Nadar’s photograph, although relatively small in size (standard in size for 1854), is a work with enormous depth. At first encounter, the image is playful and jubilant, inviting the viewer’s interaction, however, quickly turns bleak and desolating, repulsing the viewer in its muted agony. Like, Pierrot Surprised, Two Acrobats with a Dog initially attracts the viewer in its circus-like imagery and color palette. The drawing is of large scale for a work on paper, which is pleasing upon first encounter. The immediate impact of lightheartedness is speedily replaced by a disturbing stasis, characterized by an unfortunate complacency, in which the performer accepts his role as social pariah. Acrobats with a Dog depicts two youthful acrobats situated in front of a vague, barren landscape. The isolation evoked by the work is intensified by the way in which the acrobats gaze off in different directions. Although the figures are physically close, there is no indication of interaction with the exception of the child’s hand that rests upon the dog’s head, possibly the gently laid hand is gesture of said acceptance. This work, comprised of an empty landscape coupled with the apparent disconnect between figures, is not only a thematic, but also a physical manifestation of alienation.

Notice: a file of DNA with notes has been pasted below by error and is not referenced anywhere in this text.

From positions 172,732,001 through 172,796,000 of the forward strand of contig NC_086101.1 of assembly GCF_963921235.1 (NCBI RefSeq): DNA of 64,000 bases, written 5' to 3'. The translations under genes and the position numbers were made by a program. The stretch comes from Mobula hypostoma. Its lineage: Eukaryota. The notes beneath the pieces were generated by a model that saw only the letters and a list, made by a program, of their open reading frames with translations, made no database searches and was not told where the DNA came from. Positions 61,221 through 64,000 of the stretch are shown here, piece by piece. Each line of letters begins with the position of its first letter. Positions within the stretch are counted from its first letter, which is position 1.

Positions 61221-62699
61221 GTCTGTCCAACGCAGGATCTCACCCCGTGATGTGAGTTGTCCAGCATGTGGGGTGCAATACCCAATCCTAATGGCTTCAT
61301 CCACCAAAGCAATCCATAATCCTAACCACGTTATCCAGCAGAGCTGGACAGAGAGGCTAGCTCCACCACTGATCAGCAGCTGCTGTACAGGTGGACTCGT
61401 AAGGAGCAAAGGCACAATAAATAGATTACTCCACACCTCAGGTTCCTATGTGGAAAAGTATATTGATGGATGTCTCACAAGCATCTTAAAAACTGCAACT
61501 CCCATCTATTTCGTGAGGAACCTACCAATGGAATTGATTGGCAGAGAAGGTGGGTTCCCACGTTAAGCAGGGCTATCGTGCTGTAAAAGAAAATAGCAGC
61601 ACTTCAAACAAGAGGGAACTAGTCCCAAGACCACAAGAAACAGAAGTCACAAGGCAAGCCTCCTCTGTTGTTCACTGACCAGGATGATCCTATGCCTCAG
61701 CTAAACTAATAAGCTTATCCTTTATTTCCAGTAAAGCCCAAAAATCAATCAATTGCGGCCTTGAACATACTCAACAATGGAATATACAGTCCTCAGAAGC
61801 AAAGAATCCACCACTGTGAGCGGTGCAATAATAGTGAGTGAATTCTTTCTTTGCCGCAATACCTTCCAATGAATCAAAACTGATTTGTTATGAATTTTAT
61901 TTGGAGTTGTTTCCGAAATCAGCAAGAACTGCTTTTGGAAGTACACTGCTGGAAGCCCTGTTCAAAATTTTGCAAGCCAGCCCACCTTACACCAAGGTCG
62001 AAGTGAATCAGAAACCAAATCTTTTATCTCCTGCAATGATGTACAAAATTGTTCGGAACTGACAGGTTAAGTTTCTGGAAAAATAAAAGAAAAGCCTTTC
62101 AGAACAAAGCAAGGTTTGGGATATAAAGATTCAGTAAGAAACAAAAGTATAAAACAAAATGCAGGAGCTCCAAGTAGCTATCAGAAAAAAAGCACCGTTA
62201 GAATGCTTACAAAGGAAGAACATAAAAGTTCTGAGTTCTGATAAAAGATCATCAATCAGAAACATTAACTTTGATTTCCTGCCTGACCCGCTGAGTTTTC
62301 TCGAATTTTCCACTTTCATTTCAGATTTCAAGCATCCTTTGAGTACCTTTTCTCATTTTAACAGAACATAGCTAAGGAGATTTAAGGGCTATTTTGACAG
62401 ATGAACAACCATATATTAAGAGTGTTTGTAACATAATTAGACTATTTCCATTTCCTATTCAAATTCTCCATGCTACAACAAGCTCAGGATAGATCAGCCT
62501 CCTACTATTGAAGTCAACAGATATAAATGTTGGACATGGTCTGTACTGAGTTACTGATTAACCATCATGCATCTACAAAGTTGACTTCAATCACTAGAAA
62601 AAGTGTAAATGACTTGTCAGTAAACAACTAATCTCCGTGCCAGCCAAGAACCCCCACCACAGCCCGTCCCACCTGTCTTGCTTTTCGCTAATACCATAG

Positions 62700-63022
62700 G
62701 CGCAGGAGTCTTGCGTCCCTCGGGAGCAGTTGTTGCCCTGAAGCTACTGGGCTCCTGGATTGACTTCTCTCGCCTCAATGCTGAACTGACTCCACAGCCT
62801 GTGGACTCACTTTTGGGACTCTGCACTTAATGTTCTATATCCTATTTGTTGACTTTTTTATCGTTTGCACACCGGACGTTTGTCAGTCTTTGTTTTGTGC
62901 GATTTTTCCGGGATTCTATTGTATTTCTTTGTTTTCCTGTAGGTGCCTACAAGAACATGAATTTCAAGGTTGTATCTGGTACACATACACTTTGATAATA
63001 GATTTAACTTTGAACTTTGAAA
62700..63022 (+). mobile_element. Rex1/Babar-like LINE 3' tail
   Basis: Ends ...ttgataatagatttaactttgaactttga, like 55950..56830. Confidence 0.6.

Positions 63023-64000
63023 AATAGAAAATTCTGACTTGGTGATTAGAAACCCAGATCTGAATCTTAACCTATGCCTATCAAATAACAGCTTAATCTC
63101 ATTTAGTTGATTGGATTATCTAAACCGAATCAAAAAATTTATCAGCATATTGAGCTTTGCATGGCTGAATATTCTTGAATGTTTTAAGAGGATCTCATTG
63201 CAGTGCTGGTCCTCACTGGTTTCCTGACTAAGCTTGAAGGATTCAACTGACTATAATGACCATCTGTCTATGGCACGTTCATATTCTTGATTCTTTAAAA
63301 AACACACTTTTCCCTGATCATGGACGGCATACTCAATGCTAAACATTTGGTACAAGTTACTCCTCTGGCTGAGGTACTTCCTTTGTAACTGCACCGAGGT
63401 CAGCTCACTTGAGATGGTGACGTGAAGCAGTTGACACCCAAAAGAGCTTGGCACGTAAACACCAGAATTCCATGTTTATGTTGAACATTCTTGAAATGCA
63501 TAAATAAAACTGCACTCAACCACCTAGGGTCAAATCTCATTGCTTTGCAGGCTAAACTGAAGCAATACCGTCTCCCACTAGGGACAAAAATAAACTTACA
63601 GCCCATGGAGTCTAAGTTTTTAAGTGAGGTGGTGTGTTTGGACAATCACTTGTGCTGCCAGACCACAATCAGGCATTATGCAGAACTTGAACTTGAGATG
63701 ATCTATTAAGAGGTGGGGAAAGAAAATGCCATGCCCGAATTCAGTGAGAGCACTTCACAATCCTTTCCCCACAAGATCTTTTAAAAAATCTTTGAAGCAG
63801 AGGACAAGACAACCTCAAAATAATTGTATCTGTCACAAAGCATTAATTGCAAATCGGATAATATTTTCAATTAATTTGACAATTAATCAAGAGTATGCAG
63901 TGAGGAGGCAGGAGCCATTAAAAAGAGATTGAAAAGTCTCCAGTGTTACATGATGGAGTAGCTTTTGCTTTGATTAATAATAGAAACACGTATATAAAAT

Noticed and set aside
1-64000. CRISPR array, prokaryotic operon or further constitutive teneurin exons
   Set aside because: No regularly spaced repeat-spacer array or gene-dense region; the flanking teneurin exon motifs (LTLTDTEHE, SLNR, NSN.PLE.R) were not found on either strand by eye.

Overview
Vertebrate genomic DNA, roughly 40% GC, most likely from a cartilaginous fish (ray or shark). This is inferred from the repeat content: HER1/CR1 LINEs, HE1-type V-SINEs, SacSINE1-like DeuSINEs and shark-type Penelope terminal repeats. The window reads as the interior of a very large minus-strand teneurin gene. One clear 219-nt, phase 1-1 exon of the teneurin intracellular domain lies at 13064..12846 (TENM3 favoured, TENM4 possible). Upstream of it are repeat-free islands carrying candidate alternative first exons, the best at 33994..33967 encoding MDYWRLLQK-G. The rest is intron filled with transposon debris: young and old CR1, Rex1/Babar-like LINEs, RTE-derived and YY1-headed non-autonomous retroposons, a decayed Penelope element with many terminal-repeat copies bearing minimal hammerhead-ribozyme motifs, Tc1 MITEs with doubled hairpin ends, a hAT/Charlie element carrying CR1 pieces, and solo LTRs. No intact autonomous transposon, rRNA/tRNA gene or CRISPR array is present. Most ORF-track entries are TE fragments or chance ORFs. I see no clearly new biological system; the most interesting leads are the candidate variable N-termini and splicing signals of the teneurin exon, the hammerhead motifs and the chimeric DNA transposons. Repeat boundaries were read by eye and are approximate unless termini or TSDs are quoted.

Unlike Pierrot Surprised, which captures a candid moment emblematic of the clown, Acrobats with a Dog, not only visually depicts the mental state of the entertainer, but also functions as a personal reflection. In that, Picasso’s aims and formal means are easily visible and accessible, as the method of drawing gives a clear indication of the artist’s vision. In analyzing the work, the viewer feels as though he has made a close contact with Picasso himself, as if present at the moment of artistic inception. Moreover, the simplicity of means and directness that comes with the utilization of drawing as medium, produces a work conscious of its inherent qualities and accepts its inability to produce imitative texture and spatial illusion. In that, Two Acrobats with a Dog revels in its simplicity of line, form, and lack of spatial illusion, however, is complicated by the use of gouache. This medium requires using a brush to produce lines, which can range from fine to fat. Two Acrobats with a Dog demonstrates the advantages of brush drawing, as Picasso used the brush to work both very fine delineations and fatter, broad areas or free-flowing line. Forming a connection with the artist himself through the medium of drawing with gouache, this work demonstrates how the absorbent paper has recorded every movement Picasso’s hand and every hesitation of his brush.